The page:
About our club

 

The Hawthorn Weightlifting Club has been a breeding ground for elite athletes for over 50 years. Hawthorn has helped young people grow into responsible adults, and helped young and old alike in achieving their dreams of representing their country in sport. Hawthorn is still a breeding ground for success - as well as producing elite Weightlifters, we can also help ahtletes from other sports reach their potential in their own sport - be it rowing, athletics, cycling, football or any other sport. There are approximately 50 athletes that currently train at Hawthorn, ranging from beginners to the top athletes in the country. Olympic Weightlifting is an equal oppurtunity, barrier free sport - Please feel free to enquire about us and find out if we can help you in your chosen sport, or if Weightlifting is the sport for you.

About Weightlifting

Olympic style Weightlifting - the epitomy of Olympic sport. Olympic Weightlifting is a sport which wavers between absolute glory and total failure. You either have a gigantic amout of weight above your head or you don't. The lifts are incredibly simplistic - yet, to perform them well, one requires speed, flexibility, agility and finesse as well as strength. To watch is akin to watching an auction with weight instead of money. As when purchasing goods, the highest number wins. There are of course rules along the way - how many bids you can make and when you can make them, but ultimately, the biggest number wins. Competing in weightlifting provides you with the largest sense of self satisfaction possible - knowing you are confident, fast and strong.

Rules & Format

Essentially, the first rule of Weightlifting is to lift the weight above your head. It's the conditions that make this difficult; having to lift the bar in a smooth movement, only your feet being able to touch the ground and your arms having to extend simultaneously are just some of these conditions. You can find the complete technical rules of the sportĀ here. There are 3 referees that decide if the lift is 'a Good Lift' or a 'No Lift'. Depending on the competition, there are between 3 to 5 Jury members to determine whether the referees are making correct decisions. There will be at least 1 Technical Controller to act as a conduit between the Jury and the warm up room. There will be a timekeeper to control the clock. The sport of weightlifting has the following basic format that is rarely deviated from:

Weigh In - Only the competitors and coaches need to know about this section of the competition. It generally commences 2 hours before the start of competition and concludes 1 hour before the start of competition. The competitors and their coaches need to be at this event - no spectators required. As the name suggests this is when the athlete hops on the scales and his or her bodyweight is recorded for use in the competition.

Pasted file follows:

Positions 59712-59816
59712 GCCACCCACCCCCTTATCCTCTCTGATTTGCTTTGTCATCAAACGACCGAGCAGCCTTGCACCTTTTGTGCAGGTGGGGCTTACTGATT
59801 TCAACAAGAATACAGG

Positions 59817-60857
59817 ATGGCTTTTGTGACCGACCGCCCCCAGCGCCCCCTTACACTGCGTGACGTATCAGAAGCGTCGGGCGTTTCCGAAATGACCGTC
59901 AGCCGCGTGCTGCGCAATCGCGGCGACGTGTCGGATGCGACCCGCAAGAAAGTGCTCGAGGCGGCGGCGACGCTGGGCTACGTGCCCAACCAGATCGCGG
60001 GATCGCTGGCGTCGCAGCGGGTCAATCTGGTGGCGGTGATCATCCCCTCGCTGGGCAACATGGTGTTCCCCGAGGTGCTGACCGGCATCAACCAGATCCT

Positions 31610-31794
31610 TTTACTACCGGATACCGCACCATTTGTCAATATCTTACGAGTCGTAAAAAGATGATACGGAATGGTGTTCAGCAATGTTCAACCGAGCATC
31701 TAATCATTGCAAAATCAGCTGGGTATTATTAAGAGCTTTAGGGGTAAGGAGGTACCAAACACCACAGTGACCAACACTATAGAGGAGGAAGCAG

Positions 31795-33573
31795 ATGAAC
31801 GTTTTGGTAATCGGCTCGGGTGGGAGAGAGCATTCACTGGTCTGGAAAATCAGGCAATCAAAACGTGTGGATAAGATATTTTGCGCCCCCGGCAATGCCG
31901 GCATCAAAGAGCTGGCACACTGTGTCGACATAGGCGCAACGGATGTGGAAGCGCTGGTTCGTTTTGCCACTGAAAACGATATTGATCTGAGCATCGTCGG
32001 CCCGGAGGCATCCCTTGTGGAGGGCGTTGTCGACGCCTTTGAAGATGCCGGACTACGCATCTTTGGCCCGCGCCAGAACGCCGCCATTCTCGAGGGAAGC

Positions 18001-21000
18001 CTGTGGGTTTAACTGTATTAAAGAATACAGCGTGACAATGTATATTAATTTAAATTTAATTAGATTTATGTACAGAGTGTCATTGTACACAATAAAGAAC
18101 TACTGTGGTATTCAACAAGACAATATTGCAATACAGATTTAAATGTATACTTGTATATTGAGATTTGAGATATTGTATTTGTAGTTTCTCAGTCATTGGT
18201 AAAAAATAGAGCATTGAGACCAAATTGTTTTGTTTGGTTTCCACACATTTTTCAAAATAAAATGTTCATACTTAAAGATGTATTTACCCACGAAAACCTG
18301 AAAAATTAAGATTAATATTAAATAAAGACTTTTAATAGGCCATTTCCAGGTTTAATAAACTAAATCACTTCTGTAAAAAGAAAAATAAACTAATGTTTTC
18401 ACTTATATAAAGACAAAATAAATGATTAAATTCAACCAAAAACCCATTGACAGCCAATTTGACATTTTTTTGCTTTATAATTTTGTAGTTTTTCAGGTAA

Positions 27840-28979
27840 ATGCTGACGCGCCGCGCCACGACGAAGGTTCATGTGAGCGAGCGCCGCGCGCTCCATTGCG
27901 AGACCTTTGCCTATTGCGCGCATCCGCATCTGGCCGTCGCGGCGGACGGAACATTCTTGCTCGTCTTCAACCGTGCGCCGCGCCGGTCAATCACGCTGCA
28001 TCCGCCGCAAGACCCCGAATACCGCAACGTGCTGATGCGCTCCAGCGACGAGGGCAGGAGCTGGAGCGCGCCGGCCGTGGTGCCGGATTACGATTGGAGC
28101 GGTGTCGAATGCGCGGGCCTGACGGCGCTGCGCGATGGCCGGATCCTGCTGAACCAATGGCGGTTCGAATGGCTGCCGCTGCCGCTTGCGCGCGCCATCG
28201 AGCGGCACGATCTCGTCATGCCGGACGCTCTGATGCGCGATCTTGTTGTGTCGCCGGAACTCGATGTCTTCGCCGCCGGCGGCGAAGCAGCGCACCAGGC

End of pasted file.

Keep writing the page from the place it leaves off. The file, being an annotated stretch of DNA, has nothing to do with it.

Presentation - This generally commences 15 minutes before the start of the competition, and consists of presentation of athletes and officials. Spectators are required to watch their favourite athletes.

Competition - This is the main attraction - what most people paid money to watch. There is upward progression of the bar, and the person who lifts the highest combined weight (Snatch and Clean and Jerk) wins. There is a 10 minute intermission between Snatches and Clean and Jerks for the athletes to warm up for the Clean and Jerks.

Medal presentation - There will be a winner, and they will be presented with their medal(s) or trophies. Spectators may wish to stay for this.

Things To Watch

1) The Athlete - this is specifically what you came to watch

2) The scoreboard - this is a valuable source of information for you to determine which athlete is taking what weight and therefore who requires what weight to win.

3) Timeclock and Technical Controller - there may be times when the competion seems to stop (or may stop). You can turn this into thrilling suspense by watching the timeclock and the Technical Controller to see if there are any rule breaches or overruled decisions.

Attire

There is simple attire which is required for you when training and competing in Weightlifting:

Training Attire

Weightlifting Shoes - The Weightlifting shoes are sport specific athletic footwear. They consist of a solid sole (usually wood) and an enclosed upper. If for whatever reason you do not have a pair of weightlifting shoes, you may get by with a sturdy pair of school shoes. Standard athletic shoes ('runners', 'sneakers' or 'cross trainers') are not recommended.

Shorts - Tight fitting shorts (lycra fabric) and close fitting t-shirts (not polo shirts) are recommended as the elastic fabric will move with your body and not tear or become entangled with the equipment.

Additional Training Equipment - Optional training equipment which can be used in training include pulling straps, knee wraps and Weightlifting belts. This attire is the suitable attire for training.

Competition Attire

Weightlifting Shoes - As above

Weightlifting 'Suit' - A tight fitting unisuit (typically made of lycra) is required. The unisuit covers from above the knee to the shoulder, but does not cover the knees or elbows

Optional Competition Attire - Optional personal equipment which can be used in competition includes belts, knee and wrist bandages and strapping tape.

Competition attire may be used in training, however training attire may not be used in competition.